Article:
We have a choice in these times as we follow down the route of our feelings – we can allow the feelings of anger and hurt to harden into bitterness, or we can choose to deal with them. Does this mean ignoring the feelings? No! It is simply that we can learn from these feelings; acknowledging the pain caused; making choices from the new insights and learnings of the situation; letting go of some course of action, some dream or even some relationships. Then we can choose to be happy. 

I think Ignatius gives us some pointers for this in his rules for discernment. There is a difference between our emotions and spiritual desolation, but there is also a connection. Ignatius encourages us to notice where consolation not desolation lies, to understand its path and purpose and then to choose to follow the consolation rather than be entrapped by the desolation. We are encouraged to actively seek and choose what gives us life.

Of course, choosing to be happy is not straightforward, (or else we would all do it straight away!) it calls us to a deep awareness of the goodness that is around us, the beauty, the potential. It calls us to let go of the negative in practical ways. It is a choice for what gives us life.

‘I have set before you life and death, blessings and curses. Now choose life, so that you and your children may live.’  Deuteronomy 30:15-20

I came across this poem a while back which speaks to me of the time of resting with the difficult emotions and waiting until we can once again choose life.

There is a trough in waves,
A low spot
Where horizon disappears
And only sky
And water
Are our company.
And there we lose our way
We rest, knowing the wave will bring us
To its crest again.
There we may drown
If we let fear
Hold us within its grip and shake us
Side to side,
And leave us flailing, torn, disoriented.
But if we rest there
In the trough,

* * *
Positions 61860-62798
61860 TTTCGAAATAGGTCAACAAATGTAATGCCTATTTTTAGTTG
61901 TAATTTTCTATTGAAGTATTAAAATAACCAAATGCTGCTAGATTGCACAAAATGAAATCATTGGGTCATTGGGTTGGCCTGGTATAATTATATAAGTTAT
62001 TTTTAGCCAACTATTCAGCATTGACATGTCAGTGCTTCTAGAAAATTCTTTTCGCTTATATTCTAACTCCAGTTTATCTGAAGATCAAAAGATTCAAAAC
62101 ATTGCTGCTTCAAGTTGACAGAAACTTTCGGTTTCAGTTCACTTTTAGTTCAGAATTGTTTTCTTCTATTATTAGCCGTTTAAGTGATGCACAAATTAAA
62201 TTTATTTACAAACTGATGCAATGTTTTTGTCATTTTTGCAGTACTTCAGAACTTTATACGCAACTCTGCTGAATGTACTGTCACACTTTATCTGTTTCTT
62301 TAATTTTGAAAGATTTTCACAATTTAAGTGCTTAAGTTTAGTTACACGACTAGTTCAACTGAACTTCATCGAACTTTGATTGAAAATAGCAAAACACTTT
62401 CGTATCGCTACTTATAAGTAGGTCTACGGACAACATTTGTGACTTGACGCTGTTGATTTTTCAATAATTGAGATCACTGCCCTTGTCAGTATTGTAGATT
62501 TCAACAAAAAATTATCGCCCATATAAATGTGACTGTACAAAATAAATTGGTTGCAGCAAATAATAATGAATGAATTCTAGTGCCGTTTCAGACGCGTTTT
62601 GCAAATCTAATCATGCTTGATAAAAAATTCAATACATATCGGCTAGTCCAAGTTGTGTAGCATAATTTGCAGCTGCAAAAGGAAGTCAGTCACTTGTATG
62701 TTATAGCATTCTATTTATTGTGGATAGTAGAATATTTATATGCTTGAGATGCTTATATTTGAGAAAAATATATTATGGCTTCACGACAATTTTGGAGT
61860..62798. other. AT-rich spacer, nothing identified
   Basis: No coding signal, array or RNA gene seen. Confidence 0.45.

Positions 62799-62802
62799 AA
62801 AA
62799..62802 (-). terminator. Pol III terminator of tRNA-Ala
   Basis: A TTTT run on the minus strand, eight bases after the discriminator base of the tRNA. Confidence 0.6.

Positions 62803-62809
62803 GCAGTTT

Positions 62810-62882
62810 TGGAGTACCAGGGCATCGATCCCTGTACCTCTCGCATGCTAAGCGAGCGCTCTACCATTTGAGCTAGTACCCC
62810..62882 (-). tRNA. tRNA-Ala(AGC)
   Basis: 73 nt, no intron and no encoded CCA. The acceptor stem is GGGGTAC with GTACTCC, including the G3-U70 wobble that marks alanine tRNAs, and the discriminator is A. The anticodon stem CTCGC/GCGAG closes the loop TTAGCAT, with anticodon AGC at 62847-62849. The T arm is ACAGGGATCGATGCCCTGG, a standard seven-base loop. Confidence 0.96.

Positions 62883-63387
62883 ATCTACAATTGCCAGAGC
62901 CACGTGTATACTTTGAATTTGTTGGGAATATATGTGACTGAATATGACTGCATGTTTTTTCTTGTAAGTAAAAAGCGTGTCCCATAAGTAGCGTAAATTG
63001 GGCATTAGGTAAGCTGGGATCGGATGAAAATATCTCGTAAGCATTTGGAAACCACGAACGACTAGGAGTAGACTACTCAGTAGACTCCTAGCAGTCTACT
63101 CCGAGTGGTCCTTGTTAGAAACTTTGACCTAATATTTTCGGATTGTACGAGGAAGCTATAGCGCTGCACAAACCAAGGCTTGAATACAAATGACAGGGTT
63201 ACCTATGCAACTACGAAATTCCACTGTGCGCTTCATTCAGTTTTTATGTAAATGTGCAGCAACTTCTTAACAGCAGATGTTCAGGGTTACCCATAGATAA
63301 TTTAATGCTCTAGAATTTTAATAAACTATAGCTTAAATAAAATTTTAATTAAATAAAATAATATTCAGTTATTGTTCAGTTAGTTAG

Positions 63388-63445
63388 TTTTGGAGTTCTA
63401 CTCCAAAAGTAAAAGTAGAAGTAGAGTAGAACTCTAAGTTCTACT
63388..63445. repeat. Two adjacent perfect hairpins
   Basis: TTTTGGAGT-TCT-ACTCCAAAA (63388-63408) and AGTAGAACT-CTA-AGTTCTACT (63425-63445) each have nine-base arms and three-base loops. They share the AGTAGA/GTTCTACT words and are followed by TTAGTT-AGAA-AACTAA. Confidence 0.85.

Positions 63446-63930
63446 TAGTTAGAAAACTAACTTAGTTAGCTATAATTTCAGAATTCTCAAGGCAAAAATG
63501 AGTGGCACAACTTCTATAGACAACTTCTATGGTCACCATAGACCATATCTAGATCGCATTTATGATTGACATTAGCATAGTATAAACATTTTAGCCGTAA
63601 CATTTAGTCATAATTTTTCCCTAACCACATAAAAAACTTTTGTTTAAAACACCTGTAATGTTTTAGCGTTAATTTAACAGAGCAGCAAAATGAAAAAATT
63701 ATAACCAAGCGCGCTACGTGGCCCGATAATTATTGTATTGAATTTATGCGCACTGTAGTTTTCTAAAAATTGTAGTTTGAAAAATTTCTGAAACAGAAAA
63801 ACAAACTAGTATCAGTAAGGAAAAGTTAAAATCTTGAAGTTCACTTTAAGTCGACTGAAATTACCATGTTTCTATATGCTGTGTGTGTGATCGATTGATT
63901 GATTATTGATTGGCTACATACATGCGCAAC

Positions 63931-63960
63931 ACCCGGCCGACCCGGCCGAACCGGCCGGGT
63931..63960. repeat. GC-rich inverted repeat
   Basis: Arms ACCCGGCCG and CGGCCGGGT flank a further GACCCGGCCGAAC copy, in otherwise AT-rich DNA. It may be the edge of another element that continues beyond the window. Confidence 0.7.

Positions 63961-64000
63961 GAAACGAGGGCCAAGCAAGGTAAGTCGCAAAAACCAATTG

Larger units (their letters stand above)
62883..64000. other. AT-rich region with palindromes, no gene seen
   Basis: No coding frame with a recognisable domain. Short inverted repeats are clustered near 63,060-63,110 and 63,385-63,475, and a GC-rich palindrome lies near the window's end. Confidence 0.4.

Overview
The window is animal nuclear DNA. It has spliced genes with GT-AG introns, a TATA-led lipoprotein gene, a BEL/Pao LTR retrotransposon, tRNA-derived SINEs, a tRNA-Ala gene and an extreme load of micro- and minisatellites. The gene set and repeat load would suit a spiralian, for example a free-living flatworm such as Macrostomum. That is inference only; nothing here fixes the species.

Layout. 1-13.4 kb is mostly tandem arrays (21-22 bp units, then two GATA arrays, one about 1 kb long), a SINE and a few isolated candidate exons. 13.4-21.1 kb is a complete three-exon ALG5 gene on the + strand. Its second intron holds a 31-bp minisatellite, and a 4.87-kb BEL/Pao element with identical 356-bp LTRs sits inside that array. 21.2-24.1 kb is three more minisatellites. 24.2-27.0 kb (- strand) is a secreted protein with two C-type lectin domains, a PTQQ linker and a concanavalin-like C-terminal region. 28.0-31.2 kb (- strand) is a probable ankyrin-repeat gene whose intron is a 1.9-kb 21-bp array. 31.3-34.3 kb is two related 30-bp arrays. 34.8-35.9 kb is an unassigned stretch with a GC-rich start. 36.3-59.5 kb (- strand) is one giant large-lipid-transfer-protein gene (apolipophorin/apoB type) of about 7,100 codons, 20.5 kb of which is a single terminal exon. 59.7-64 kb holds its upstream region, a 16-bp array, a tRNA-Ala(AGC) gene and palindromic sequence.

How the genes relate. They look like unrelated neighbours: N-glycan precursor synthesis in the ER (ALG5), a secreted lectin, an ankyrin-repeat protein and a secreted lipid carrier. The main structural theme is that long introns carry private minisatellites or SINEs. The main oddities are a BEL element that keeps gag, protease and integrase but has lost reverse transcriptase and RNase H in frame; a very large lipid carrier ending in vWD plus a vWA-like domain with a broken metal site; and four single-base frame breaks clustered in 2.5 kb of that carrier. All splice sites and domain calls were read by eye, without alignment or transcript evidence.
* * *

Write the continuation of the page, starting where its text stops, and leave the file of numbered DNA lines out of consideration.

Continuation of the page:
Are silent,
Being with
The low part of the wave,
Our energy and
Noticing the shape of things,
The flow,
Then time alone
Will bring us to another
Where we can see
Horizon, see the land again,
Regain our sense
Of where
We are,
And where we need to swim.
~ Judy Brown ~
(The Sea Accepts All Rivers)

A meeting of minds and hearts

November 6, 2018


Last week the FCJ sisters from across Europe gathered for our Assembly – a four day meeting to look at and reflect on our mission and ministry. Sisters gathered from the 9 different European countries in which we minister.

The purpose of this year’s meeting was to have an opportunity to reflect on how we have responded to the outcomes of our last General Chapter and to share our thoughts and reflections as we move forward.

We are a very diverse group working in a wide range of different ministries and contexts. This year we also welcomed some of the staff from our schools, as well as others who work alongside us and some of our Companions in Mission.

As we listened to reports and shared together it was evident that there is a great unity among us and a real desire to be together on mission. We delighted in all the different ways in which FCJ spirituality is being lived out, responding to the thirst of Jesus in the world of today.

We were challenged together to understand how best to respond to the continually changing calls of our times – to welcome the stranger; to respond to the environmental calls and challenges of our times;  to accompany young people. …

As we move forward we ask for the grace and courage to discern faithfully how to truly be Companions of Jesus in these times.

Taking a break

August 17, 2018

This time of year in the northern hemisphere is holiday time for many. The evenings are lengthened and the weather is warm.

Taking holiday – taking a break from our normal routine, from the pressures and decisions that fill our life can be such a renewing and refreshing thing. Recently I have had my own holiday time in a beautiful spot where I was able to enjoy the simple things jesus took napsof life – the beauty of nature, good conversations and relaxed days. Returning now from that time I feel refreshed and excited about what lies ahead.